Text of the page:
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Seconds-to-spare filing can be so taxing

April 15, 2005

Andrew Edwards

It happens every spring, but it's not as fun as the start of baseball

season or falling in love.

Except for people who file extensions, today, April 15, is the

last day to mail state and federal income tax returns. And if its

true that the only sure things in life are death and taxes, the day

may be one of the most dreaded days on the calendar.

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No less an authority than the Beatles sang out against

confiscatory policies of "The Taxman," and Costa Mesa resident Elaine

Steinhardt is similarly no fan of writing a check to pay Uncle Sam's

bills.

"I don't mind doing this when you get money back, but when you

have to pay, it hurts," Steinhardt, 73, said.

Steinhardt mailed her income tax returns Thursday at the post

office in Mesa Verde. In the past, the day before the deadline would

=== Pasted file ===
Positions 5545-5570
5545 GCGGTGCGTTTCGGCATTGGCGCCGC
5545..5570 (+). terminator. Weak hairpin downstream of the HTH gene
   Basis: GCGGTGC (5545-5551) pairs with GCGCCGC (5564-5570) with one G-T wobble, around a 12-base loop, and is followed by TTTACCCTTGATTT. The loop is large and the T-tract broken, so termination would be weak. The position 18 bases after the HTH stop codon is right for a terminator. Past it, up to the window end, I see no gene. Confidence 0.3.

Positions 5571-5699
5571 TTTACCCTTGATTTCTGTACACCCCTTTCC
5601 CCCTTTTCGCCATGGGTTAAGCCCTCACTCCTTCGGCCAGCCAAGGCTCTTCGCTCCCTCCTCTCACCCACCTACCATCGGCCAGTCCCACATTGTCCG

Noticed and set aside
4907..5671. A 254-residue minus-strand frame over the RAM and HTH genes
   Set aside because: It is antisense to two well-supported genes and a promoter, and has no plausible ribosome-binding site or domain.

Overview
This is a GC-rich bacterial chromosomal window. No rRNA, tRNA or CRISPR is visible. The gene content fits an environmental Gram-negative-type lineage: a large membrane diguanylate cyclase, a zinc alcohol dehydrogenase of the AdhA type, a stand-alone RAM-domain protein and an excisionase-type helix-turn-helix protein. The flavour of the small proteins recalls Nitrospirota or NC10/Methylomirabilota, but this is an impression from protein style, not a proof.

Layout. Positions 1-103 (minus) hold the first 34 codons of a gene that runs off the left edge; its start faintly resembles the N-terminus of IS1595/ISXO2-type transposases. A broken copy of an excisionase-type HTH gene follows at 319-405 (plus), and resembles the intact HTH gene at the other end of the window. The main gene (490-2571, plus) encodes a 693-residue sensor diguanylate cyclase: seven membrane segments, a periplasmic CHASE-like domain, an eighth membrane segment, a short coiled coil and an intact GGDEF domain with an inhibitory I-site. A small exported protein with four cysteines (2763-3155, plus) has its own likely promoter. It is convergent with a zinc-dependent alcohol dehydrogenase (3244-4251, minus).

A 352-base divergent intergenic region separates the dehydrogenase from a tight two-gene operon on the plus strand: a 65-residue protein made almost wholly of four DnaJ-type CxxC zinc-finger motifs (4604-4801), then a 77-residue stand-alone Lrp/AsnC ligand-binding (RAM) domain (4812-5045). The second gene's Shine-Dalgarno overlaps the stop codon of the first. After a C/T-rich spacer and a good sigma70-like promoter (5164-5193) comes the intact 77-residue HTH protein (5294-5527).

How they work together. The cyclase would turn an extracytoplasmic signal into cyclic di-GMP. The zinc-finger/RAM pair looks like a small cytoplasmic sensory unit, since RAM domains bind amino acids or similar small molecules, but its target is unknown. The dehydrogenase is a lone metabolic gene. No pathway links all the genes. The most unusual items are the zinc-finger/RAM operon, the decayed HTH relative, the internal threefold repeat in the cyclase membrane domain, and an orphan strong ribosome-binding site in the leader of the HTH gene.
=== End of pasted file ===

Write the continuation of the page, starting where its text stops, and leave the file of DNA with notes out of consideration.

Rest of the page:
have been too soon for her.

"I usually try and turn it in at the last minute, but at my age I

get nervous," she said.

Steinhardt's not the only person who waited to file taxes. Newport

Beach tax preparer Dave Tax said locals who made big money last year

working in and around the booming real estate business have been

hesitant to send their share of last year's income to the government.

On Thursday, Tax said he opened his office at 5:30 a.m. and

planned to close at 2 a.m. today.

"So many go at one time that it causes overload on tax guys," Tax

said.

Costa Mesa resident Chris Sweeney picked up postage stamps at the

post office on Fairview Road on Thursday in preparation to send his

returns off on deadline day.

"Usually I get it off by now, but we moved, and we put it on the

back burner," he said.

"I've got a CPA to do the dirty work, so I can just cut the checks

and drop it," Sweeney added.

But those who wait till the last minute can end up in the

perennial long lines at the post office -- something Mike Buckels,

owner of ToZai Jujitsu in Costa Mesa, wanted to avoid.

"I just didn't want to get hung up," he said after mailing his tax

returns Thursday.

People who need to mail tax returns today can call (800) ASK-USPS

to find out when local post offices will be open.

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